China fights Taiwan on airline websites

Meanwhile, America reinforces its alliance with Taiwan with bricks and mortar

The Econnomist
Date: Jun 14th 2018

GIVEN all the hoopla of President Donald Trump’s summit with Kim Jong Un, North Korea’s dictator, the opening on the same day of a new American not-quite-an-embassy in Taipei was never going to hog the headlines. Yet to judge by how much Chinese officials have harangued American diplomats and congressmen about who was going to attend the ceremony in Taiwan’s capital, China appears to care every bit as much and perhaps more about America’s actions in Taiwan than about geopolitical rivalry on the Korean peninsula.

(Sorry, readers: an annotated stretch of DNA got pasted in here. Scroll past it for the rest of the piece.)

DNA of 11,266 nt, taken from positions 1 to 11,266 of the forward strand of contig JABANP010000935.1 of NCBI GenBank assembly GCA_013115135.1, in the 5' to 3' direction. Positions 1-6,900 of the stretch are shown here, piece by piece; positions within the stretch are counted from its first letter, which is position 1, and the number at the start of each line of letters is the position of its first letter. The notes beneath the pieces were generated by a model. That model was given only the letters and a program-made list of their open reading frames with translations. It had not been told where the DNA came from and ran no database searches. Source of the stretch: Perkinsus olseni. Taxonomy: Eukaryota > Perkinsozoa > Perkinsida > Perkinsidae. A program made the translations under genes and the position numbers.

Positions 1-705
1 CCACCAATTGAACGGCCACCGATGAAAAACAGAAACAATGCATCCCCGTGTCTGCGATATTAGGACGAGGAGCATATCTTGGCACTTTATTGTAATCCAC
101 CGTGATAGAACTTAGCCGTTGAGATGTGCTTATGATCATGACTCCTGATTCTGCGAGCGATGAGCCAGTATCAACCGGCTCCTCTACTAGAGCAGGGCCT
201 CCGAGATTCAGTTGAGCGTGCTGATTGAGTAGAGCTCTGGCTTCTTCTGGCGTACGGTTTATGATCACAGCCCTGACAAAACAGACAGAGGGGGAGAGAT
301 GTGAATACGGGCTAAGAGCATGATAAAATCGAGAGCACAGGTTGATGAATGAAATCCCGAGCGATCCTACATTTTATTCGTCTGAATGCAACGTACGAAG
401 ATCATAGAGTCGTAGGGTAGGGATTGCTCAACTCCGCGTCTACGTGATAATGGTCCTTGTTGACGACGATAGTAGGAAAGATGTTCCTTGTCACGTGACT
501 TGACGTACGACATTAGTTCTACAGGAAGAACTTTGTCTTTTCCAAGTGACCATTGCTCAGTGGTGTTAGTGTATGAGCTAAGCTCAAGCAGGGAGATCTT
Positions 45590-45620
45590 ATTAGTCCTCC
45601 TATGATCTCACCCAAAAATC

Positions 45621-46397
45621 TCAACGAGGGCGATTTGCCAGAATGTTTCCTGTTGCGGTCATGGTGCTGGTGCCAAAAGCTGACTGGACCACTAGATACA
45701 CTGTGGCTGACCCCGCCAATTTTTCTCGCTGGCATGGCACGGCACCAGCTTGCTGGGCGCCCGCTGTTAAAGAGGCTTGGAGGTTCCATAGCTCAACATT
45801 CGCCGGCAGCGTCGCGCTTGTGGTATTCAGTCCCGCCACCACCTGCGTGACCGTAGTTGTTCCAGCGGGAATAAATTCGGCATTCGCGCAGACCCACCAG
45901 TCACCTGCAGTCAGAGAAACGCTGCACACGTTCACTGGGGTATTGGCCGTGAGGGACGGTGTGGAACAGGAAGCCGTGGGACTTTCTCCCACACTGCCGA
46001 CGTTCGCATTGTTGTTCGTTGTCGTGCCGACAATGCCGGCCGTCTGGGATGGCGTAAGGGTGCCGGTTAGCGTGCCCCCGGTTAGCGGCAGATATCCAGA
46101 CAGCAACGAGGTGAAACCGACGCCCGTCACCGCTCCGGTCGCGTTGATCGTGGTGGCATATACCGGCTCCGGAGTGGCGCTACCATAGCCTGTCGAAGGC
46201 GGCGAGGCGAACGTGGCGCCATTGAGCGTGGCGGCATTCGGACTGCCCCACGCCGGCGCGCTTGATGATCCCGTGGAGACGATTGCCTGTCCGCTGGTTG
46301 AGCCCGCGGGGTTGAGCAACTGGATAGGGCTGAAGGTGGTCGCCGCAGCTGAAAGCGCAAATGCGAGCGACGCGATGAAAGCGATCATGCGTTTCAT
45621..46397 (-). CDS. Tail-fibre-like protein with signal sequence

Since 1979, when America broke diplomatic relations with Taiwan in order to open them with China, its “one-China policy” has been the bedrock of dealings with China. This means never referring to Taiwan as a country and always “acknowledging” that both China and Taiwan hold to the idea that there is but one China, even if the two sides disagree over the definition. The fudge has allowed America to enjoy close unofficial relations with Taiwan. China rarely appeared bothered by America’s unofficial representation in Taipei, known as the American Institute in Taiwan (AIT). For a long time it was housed in a dingy former military building in an unprepossessing part of the city.    [FULL  STORY]

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